Quantcast Emergency Dynamic Braking -10380105

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MIL-HDBK-1038
4.5.5
AC Drives Electrical Braking/Speed Modulating.  The electrical
(frictionless) braking for speed control of AC drives is provided by dynamic
braking, inherent regenerative braking, or eddy-current braking.  Regenerative and
dynamic modes of braking transfer the overhauling energy to the electric power
utility or resistors, respectively.  Eddy-current braking involves an additional
electromotive rotating device which applies a retarding torque to the drive motor
or against the overhauling torque.
4.5.5.1
Plugging.  Plugging, as described in paragraph 4.5.3.1 above, is used on
travel drives with wound-rotor motors and on hoist drives with squirrel cage NEMA
Design D motors; however, it is prohibited on travel drives with a squirrel cage
NEMA Design B motors due to the harshness of the resulting torque reversal.  NCC
policy is to require electro-mechanical devices to preclude unintentional
plugging.
4.5.5.2
Emergency Dynamic Braking.  Emergency control of the hoist load by means
of dynamic braking, as described in paragraph 4.5.3.2 above, is used on hoist
drives with wound-rotor motors.  However, since the AC motors cannot be re-
circuited into a generator (alternator) configuration, an eddy-current brake is
used to provide emergency dynamic braking.  If the speed control eddy-current
brake is to be used in this secondary function, an alternator must be provided to
energize it when all electrical power is lost.  In either case, the voltage across
the eddy-current brake is established for a maximum terminal velocity of 40
percent of the rated hoisting speed with rated load on the hook.
4.5.5.3
Reduced Voltage Operating Modes.  In many crane applications, the sudden
changes in the drive torque of squirrel cage motors are detrimental to crane
operations.  In order to soften the behavior of such drives, the applied voltage
is momentarily reduced when starting and during transitions between speed points.
The voltage is reduced either by momentarily inserting resistance in series with
the motor winding or by electronically reducing the voltage being applied to the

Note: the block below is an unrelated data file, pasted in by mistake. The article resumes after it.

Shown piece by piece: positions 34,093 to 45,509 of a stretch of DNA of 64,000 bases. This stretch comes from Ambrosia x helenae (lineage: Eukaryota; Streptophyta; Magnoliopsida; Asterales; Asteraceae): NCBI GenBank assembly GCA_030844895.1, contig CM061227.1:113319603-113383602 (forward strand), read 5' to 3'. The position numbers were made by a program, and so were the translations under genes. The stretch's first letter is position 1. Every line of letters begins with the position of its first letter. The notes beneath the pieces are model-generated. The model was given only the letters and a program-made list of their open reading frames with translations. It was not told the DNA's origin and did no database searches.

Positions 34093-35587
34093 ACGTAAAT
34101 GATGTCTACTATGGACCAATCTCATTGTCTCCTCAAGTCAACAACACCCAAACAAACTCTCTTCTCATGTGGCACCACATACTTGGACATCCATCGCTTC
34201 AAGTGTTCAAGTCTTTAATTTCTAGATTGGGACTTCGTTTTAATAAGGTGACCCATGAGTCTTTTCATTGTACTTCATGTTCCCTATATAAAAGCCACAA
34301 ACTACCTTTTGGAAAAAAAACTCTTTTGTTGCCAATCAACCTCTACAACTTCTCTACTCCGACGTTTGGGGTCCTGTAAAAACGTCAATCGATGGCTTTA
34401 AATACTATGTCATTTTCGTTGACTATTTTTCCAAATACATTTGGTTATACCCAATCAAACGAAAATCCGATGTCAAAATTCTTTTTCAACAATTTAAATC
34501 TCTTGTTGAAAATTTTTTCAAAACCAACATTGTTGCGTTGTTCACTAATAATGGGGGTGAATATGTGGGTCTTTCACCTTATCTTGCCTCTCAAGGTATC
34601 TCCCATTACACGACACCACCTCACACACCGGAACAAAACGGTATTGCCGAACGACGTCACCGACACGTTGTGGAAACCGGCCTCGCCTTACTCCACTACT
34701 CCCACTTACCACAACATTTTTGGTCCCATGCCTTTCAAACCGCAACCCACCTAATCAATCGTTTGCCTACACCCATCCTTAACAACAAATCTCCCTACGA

motor.  In the latter case, the rates (ramping) of voltage reduction and increase
are adjustable.  The selected ramping values are set on the control equipment and
are automatically applied during crane operation.
4.5.6
Ancillary Systems.  Ancillary equipment on portal cranes consists of
lighting, heating, ventilation, air conditioning, pumps, compressors, battery
chargers, communications equipment, and portable tools plugged into receptacles.
Most of this equipment operates on voltages lower than 480 VAC and is supplied
from panelboards fed from a step-down transformer.  Use of a dedicated panelboard
for equipment heater and battery charger circuits provides a convenient way to
assure that this equipment is energized when the crane is not operational.  It
would also be appropriate for aircraft warning lights to be supplied from this
panelboard.  Receptacles are ground-fault circuit-interrupter protected type or
are supplied from circuit breakers providing ground-fault circuit-interrupter
protection for personnel.
On bridge cranes, ancillary equipment generally consists of lighting and
air conditioning.  A step-down transformer and a panelboard are used for this
equipment.
4.5.7
Facility Power Sources.  All new Navy facilities provide 480 VAC power in
buildings and at dockside outlets.  Virtually all OET, underrunning, and
cantilever cranes have drives designed to utilize this power source.  Some gantry
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